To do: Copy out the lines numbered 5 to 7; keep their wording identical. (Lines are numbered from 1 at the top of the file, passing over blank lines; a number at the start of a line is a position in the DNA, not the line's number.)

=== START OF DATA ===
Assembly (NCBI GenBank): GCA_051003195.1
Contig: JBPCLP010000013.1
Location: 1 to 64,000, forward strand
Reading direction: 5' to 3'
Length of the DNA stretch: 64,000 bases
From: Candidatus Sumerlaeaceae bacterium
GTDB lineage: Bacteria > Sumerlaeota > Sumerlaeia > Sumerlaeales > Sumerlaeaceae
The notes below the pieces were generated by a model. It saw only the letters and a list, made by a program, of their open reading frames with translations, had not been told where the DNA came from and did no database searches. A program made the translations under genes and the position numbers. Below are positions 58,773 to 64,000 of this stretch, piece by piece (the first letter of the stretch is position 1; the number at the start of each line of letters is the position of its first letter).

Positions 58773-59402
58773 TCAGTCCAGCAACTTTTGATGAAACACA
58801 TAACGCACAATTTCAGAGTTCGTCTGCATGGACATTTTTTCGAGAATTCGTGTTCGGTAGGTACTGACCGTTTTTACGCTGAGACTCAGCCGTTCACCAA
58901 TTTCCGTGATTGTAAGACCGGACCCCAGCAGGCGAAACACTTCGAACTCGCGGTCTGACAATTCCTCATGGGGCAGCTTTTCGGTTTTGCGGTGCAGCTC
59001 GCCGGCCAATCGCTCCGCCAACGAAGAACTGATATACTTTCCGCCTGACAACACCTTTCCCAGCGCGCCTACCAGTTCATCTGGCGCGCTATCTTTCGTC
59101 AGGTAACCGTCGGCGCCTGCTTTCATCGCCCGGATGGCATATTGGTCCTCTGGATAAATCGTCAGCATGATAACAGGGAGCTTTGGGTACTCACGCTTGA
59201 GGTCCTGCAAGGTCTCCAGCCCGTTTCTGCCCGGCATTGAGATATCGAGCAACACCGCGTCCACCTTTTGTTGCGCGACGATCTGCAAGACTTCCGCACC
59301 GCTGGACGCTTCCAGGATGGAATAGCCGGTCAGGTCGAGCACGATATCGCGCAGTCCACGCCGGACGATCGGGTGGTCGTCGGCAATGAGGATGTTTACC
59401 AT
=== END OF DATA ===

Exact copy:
Length of the DNA stretch: 64,000 bases
From: Candidatus Sumerlaeaceae bacterium
GTDB lineage: Bacteria > Sumerlaeota > Sumerlaeia > Sumerlaeales > Sumerlaeaceae